—Ilene A. Claudius, MD

Breaking bad news to patients and families is a fact of life for an emergency physician. More than 300,000 patients die in emergency departments each year from either traumatic or nontraumatic cardiopulmonary arrest, and an even greater number are diagnosed with a new life-threatening or life-altering illness, such as cancer, stroke, or traumatic brain injury.1 We stand at the front lines for these patients and families when they are first confronted with death or their own mortality. It is up to us at these moments, not their specialists or family physicians, to comfort and support them in a time of need. While intensely fulfilling at times, this type of demanding emotional support can also be incredibly draining in an environment that never sleeps and never stops moving.

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By |2020-04-20T19:39:45-07:00Jan 25, 2017|Podcasts, Wellness, Wellness Think Tank|

EM Match Advice: Is Emergency Medicine right for you?

In this tenth installment of the EM Match Advice series, we go back to the beginning. As a medical student, how does one know if emergency medicine is the right career choice? Is it all guts, glory, and excitement? Are ONLY working 28 hours per week? Listen to this fascinating discussion with our panelists, facilitated by Dr. Michael Gisondi (EM Program Director at Northwestern). The panelists include Dr. Michele Dorfsman (PD at University of Pittsburg), Dr. Brian Levine (PD at Christiana Care), Dr. Larissa Velez (PD at UT Southwestern), and Dr. Michelle Lin (ALiEM/UCSF).

Podcast


Questions that we tackle include:

  • Why did YOU decide to go into EM?
  • What are some stereotypes and myths about the EM career?

Listen to all the episodes of the EM Match Advice Series

By |2021-07-01T10:33:21-07:00Sep 7, 2016|EM Match Advice, Podcasts|

‘Treat and Release’ after Naloxone – What is the Risk of Death?

NaloxoneOften in the prehospital setting, naloxone is administered by EMS (or possibly a bystander) to reverse respiratory and CNS depression from presumed opioid overdose. The patient then wakes up, and not uncommonly, refuses transport to the hospital. The question is: Is it safe to ‘treat and release?’ Or, rather, what is the risk of death associated with this practice.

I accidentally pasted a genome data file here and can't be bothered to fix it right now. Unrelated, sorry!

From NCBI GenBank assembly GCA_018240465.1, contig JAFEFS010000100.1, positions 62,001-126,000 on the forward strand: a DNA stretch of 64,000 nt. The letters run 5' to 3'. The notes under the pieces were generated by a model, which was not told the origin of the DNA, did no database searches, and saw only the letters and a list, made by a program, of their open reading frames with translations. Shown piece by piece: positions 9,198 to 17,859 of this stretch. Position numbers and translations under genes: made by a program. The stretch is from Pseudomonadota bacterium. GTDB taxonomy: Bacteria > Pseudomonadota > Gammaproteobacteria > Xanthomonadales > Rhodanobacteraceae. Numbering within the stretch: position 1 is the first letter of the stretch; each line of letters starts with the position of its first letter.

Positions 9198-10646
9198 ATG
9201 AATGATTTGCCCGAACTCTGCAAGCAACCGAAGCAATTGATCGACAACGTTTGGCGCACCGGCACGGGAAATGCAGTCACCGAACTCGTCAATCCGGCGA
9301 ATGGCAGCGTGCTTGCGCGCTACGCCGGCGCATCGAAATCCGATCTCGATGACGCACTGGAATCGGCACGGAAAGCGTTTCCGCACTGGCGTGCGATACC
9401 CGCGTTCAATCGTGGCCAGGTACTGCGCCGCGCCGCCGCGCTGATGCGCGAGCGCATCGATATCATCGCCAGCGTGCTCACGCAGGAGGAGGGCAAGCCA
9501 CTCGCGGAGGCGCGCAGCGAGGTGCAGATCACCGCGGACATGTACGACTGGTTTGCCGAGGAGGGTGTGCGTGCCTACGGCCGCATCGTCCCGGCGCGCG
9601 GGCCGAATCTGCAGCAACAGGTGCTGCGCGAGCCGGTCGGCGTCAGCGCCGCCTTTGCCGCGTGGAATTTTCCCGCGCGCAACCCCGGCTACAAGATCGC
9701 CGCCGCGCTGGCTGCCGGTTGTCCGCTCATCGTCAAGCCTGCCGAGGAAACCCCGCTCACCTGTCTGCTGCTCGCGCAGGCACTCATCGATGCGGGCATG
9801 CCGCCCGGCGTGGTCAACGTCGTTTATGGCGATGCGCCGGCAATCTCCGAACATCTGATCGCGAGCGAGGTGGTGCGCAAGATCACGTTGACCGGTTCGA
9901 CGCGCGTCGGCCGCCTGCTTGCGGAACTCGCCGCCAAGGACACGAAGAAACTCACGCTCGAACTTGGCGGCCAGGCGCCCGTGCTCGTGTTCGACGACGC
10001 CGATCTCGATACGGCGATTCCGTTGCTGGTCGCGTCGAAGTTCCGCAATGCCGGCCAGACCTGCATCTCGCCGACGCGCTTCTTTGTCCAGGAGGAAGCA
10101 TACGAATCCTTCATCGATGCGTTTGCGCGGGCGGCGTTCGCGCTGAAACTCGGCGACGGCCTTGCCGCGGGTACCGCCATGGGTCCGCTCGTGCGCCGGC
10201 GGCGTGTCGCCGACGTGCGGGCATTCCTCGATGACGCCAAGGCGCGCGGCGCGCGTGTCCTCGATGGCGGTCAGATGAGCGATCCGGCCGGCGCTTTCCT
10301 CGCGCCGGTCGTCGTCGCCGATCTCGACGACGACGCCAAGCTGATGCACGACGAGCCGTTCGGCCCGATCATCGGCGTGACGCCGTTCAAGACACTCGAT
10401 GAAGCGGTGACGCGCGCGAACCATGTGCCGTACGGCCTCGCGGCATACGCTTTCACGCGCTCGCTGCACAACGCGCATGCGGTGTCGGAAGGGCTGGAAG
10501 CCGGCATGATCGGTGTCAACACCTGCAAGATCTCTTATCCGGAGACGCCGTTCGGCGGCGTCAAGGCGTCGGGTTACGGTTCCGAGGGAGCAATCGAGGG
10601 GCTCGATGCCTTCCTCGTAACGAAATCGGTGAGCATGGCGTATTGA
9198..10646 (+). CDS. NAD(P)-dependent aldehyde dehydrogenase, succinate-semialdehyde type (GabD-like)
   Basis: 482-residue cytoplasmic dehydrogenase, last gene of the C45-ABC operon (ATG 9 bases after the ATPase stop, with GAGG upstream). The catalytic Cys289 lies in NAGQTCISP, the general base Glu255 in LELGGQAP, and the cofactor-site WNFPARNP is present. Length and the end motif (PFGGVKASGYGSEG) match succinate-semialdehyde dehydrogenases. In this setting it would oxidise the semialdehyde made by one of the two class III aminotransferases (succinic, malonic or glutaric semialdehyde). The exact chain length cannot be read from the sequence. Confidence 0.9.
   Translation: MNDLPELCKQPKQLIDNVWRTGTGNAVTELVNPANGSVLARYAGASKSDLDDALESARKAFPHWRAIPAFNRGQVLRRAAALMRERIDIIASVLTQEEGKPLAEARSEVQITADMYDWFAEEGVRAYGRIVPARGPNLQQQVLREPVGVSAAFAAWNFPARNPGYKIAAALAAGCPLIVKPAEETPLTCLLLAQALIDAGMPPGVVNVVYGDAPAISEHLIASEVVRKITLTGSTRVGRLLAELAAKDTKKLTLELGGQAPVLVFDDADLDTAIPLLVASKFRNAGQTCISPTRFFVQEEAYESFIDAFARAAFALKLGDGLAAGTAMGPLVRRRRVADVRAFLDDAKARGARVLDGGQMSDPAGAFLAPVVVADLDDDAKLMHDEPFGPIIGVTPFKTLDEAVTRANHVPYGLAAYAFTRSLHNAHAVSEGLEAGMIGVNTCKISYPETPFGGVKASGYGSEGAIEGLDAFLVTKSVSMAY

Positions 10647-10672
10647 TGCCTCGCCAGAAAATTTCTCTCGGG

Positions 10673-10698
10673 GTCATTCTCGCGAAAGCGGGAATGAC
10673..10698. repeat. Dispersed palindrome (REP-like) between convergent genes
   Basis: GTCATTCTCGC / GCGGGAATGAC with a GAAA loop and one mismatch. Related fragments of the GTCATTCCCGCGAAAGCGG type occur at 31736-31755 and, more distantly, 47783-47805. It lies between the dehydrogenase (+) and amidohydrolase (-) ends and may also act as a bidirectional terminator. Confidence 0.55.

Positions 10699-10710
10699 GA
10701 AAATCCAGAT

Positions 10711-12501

Last updated: January 2, 2019

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ALiEM Bookclub: Beyond the ED – Recommendations by Dr. Mike Gisondi

“The more that you read, the more things you will know. The more that you learn, the more places you’ll go.”
– Dr. Seuss

Dr. Mike Gisondi is the program director of the Northwestern Emergency Medicine Residency as well as a leader in medical education, faculty development, and palliative care. He has been recognized both locally and nationally for his work, receiving the 2014 ACEP National Emergency Medicine Faculty Teaching Award as well as being appointed as the director of the Feinberg Academy of Medical Educators (FAME). For readers of ALiEM he is probably best known as the host of the EM Match Advice Series. Most importantly, for those of us whom he has directly touched, we know him for his caring, support, wit, and depth of thought. We are excited to have Dr. Mike Gisondi share his book recommendations.

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By |2020-04-20T19:47:11-07:00Aug 7, 2016|Beyond the ED, Book Club, Podcasts|